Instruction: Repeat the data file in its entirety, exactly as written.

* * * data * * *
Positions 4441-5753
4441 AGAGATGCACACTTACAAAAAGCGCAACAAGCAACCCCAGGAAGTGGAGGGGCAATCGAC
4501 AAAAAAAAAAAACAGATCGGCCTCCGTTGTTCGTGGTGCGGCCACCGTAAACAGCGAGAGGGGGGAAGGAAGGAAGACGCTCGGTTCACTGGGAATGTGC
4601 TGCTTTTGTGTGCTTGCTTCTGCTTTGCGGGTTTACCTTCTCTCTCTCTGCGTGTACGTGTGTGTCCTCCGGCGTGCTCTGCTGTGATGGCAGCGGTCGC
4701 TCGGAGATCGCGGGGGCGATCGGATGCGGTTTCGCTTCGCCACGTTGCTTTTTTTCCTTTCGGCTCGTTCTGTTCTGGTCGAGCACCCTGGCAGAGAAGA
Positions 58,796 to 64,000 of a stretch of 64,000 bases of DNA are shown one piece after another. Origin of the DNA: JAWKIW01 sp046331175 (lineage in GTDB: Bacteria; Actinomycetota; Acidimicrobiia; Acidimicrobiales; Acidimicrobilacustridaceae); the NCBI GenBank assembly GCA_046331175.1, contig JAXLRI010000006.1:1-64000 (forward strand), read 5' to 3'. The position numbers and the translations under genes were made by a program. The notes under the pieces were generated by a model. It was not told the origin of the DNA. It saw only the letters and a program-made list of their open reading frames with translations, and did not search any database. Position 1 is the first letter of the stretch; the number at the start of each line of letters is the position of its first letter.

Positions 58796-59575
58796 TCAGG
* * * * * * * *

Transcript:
Positions 4441-5753
4441 AGAGATGCACACTTACAAAAAGCGCAACAAGCAACCCCAGGAAGTGGAGGGGCAATCGAC
4501 AAAAAAAAAAAACAGATCGGCCTCCGTTGTTCGTGGTGCGGCCACCGTAAACAGCGAGAGGGGGGAAGGAAGGAAGACGCTCGGTTCACTGGGAATGTGC
4601 TGCTTTTGTGTGCTTGCTTCTGCTTTGCGGGTTTACCTTCTCTCTCTCTGCGTGTACGTGTGTGTCCTCCGGCGTGCTCTGCTGTGATGGCAGCGGTCGC
4701 TCGGAGATCGCGGGGGCGATCGGATGCGGTTTCGCTTCGCCACGTTGCTTTTTTTCCTTTCGGCTCGTTCTGTTCTGGTCGAGCACCCTGGCAGAGAAGA
Positions 58,796 to 64,000 of a stretch of 64,000 bases of DNA are shown one piece after another. Origin of the DNA: JAWKIW01 sp046331175 (lineage in GTDB: Bacteria; Actinomycetota; Acidimicrobiia; Acidimicrobiales; Acidimicrobilacustridaceae); the NCBI GenBank assembly GCA_046331175.1, contig JAXLRI010000006.1:1-64000 (forward strand), read 5' to 3'. The position numbers and the translations under genes were made by a program. The notes under the pieces were generated by a model. It was not told the origin of the DNA. It saw only the letters and a program-made list of their open reading frames with translations, and did not search any database. Position 1 is the first letter of the stretch; the number at the start of each line of letters is the position of its first letter.

Positions 58796-59575
58796 TCAGG